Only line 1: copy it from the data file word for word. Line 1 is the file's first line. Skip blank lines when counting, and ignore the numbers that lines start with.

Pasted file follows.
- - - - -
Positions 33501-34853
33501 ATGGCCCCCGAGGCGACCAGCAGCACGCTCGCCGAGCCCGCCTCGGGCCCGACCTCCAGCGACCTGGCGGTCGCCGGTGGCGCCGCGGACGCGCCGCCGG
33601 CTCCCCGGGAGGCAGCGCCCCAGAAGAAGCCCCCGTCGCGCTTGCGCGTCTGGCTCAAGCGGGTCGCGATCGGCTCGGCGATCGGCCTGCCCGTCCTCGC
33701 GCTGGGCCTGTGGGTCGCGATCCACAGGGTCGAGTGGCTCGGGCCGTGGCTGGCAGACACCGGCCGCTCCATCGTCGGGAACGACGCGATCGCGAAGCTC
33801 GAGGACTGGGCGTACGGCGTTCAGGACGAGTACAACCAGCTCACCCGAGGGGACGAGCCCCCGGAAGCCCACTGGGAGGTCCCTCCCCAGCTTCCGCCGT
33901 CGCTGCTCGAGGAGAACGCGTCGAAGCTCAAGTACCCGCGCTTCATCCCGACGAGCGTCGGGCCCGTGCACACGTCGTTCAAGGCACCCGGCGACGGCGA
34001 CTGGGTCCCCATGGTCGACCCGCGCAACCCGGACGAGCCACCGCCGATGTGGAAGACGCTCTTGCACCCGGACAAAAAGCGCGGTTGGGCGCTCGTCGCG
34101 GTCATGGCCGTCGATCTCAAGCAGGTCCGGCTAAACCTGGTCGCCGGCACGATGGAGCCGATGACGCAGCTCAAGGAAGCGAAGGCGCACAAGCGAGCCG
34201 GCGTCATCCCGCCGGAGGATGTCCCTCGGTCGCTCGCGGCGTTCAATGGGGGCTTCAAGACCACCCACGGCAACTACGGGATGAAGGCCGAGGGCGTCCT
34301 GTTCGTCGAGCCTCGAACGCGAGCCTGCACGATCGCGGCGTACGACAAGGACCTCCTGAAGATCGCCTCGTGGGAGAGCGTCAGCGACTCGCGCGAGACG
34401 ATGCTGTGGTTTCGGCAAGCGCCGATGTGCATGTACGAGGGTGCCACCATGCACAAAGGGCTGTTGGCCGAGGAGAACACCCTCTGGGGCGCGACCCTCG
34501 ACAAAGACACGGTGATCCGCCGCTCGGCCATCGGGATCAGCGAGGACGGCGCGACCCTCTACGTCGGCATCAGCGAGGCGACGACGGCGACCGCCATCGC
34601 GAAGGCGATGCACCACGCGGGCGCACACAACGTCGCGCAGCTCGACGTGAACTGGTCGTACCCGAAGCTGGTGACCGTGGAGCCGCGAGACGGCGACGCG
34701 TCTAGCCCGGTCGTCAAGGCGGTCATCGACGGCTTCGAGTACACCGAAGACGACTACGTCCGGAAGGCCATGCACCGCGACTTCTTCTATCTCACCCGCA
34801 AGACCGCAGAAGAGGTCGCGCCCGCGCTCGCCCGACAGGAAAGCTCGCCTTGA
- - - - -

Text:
Positions 33501-34853